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Hand Code or Dreamweaver?


How do you code your websites?

  • Hand Code (Notepad++, etc.)

    Votes: 0 0.0%
  • Dreamweaver (or other WYSIWG software)

    Votes: 12 100.0%

  • Total voters
    12
#1
....manually write code anymore?

I do a hell of a lot and just wondered if anyone else does and what peoples opinions on this were or do they prefer to use dreamweaver (not just because its easier)

Discuss! x
 
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chrismitchell

Guest
#2
use either notepad++ or Smultron to make websites, don't use Dreamweaver.. found it makes dirty code for PHP from time to time.. it is getting better though :)

but thats how I do things :)
 
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chrismitchell

Guest
#4
Coda is cool too Timbo :) Smultron is the free version of Coda :D works in sync with CyberDuck :D
 

Levi

Moderator
Staff member
#6
On the websites I've made for myself I usually transfer my design into golive via wysiwyg and then go in and tidy up the code etc as its not always the neatest and it often needs adjusting to suit w3c validation (which I'm now doing properly) :).
 

Harry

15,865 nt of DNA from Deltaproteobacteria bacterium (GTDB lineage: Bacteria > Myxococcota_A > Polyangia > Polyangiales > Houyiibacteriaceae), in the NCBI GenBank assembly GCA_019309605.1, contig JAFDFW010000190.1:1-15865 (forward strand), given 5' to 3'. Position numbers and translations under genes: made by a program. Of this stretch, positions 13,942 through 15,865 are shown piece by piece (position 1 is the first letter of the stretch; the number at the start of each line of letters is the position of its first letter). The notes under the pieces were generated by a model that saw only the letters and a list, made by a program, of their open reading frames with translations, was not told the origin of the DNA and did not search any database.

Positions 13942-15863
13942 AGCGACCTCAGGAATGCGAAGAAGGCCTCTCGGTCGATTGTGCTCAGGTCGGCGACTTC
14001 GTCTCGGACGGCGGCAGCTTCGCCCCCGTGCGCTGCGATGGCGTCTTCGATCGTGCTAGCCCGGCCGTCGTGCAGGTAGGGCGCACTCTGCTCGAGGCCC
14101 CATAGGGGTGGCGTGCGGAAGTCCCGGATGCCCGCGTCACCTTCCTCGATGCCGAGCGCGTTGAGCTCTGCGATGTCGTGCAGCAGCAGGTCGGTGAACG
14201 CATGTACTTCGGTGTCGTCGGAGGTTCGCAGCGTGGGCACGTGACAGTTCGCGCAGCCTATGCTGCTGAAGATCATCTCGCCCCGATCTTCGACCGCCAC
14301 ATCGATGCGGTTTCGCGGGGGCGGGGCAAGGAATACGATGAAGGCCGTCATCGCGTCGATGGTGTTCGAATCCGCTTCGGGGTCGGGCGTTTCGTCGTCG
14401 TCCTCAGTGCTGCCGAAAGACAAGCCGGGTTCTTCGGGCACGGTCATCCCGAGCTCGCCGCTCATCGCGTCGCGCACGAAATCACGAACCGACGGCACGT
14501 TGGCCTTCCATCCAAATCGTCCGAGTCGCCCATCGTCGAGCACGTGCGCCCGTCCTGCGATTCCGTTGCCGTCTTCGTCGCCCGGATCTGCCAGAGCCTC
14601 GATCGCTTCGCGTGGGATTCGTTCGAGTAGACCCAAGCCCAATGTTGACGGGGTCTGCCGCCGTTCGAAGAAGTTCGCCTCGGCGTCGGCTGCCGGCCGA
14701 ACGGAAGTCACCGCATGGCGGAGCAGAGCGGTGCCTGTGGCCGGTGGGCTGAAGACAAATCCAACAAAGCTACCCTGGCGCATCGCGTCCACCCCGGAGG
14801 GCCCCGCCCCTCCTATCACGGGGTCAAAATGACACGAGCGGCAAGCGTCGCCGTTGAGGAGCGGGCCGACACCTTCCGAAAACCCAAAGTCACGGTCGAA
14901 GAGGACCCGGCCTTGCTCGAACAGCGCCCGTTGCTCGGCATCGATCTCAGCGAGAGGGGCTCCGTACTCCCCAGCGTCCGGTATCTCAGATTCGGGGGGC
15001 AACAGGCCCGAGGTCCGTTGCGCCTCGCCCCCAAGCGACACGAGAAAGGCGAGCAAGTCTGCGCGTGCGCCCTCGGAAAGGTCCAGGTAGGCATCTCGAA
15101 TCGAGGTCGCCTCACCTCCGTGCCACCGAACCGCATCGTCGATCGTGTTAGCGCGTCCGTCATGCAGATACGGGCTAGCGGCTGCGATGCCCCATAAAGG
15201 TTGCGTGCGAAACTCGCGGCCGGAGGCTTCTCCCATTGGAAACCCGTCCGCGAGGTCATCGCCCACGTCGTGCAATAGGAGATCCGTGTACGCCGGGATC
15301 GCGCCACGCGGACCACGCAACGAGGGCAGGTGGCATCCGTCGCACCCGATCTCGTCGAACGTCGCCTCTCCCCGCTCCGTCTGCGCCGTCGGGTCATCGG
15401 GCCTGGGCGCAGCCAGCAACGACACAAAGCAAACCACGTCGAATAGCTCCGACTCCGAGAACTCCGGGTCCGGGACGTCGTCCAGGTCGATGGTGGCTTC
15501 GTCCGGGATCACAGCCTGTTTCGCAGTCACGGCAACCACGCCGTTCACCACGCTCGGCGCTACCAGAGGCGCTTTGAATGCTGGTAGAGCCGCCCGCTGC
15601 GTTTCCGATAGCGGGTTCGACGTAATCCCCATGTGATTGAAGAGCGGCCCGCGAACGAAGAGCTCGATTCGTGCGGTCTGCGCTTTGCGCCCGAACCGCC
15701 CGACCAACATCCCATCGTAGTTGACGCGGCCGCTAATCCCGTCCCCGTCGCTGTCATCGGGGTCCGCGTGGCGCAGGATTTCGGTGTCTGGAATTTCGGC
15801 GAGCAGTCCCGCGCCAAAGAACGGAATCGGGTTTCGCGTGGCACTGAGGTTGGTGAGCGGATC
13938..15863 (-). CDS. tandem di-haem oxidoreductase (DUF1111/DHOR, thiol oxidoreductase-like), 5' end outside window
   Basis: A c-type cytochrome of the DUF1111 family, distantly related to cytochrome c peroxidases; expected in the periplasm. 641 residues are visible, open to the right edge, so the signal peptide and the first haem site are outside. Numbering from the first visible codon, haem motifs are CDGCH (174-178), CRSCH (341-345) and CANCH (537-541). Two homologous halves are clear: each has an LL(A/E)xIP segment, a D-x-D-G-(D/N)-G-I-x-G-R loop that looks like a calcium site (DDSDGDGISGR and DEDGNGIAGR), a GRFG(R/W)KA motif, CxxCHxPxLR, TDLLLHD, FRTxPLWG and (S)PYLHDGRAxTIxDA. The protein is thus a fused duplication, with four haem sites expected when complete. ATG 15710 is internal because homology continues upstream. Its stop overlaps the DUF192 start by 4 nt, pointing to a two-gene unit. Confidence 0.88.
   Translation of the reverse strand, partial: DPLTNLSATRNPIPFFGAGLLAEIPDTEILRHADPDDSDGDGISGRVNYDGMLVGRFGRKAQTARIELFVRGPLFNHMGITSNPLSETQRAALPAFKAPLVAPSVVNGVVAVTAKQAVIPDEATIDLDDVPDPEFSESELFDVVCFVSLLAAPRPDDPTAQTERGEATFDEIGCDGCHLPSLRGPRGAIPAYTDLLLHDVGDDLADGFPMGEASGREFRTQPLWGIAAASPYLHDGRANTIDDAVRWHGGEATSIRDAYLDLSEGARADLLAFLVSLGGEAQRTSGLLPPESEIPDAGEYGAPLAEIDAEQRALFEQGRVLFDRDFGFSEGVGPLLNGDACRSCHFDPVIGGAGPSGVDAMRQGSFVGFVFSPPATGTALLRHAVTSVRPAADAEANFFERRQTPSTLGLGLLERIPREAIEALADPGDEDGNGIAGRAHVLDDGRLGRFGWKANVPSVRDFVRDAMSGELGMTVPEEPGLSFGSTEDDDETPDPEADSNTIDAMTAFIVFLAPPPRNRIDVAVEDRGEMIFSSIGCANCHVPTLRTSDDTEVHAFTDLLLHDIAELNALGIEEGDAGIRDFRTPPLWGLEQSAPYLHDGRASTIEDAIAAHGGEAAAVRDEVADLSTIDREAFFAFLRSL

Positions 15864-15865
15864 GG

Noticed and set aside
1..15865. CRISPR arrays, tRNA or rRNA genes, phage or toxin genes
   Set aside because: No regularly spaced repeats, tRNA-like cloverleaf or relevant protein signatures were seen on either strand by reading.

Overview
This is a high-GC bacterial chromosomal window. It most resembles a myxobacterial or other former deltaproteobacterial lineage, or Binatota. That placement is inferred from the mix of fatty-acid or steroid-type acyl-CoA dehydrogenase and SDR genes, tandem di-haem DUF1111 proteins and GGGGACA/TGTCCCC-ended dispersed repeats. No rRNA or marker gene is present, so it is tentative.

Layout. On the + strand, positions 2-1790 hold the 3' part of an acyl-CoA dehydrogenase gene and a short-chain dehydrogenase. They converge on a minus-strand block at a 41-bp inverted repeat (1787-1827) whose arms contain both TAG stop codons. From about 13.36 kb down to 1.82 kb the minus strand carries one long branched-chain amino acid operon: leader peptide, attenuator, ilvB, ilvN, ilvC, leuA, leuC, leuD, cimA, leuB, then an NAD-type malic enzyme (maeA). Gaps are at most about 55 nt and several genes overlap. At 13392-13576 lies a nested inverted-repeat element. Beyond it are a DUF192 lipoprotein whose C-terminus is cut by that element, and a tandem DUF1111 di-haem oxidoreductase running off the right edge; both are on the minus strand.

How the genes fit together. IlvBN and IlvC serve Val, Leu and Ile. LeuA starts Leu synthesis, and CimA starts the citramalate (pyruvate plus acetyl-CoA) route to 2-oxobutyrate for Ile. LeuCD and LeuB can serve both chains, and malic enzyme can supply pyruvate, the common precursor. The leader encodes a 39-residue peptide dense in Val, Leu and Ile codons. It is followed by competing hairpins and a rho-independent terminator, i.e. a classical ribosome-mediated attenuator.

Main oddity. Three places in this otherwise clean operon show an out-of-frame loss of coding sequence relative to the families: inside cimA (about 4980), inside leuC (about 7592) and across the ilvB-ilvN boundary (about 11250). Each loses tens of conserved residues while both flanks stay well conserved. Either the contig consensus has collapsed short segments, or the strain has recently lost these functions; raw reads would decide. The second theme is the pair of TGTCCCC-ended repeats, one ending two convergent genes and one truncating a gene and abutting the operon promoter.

Senior Member
#9
Levi said:
…adjusting to suit w3c validation (which I'm now doing properly) :).
Validation doesn't mean good code though.


Always hand code. The moment you use a WYSIWYG editor you're handing over all control of the code to a machine which doesn't understand the reasoning behind semantic and accessible decisions. Using anything other than hand code is bad.
 

tbwcf

Active Member
#10
I used to use dreamweaver, still do occasionally only in code view as a text editor basically - the preview is misleading & it's built in js is rubbish. I use smultron a fair bit and have tried coda which I really liked but not got around to buying it.
 

Levi

Moderator
Staff member
#11
Harry said:
Validation doesn't mean good code though.
true but its a start and atleast it should work in most browsers :)

Always hand code. The moment you use a WYSIWYG editor you're handing over all control of the code to a machine which doesn't understand the reasoning behind semantic and accessible decisions. Using anything other than hand code is bad.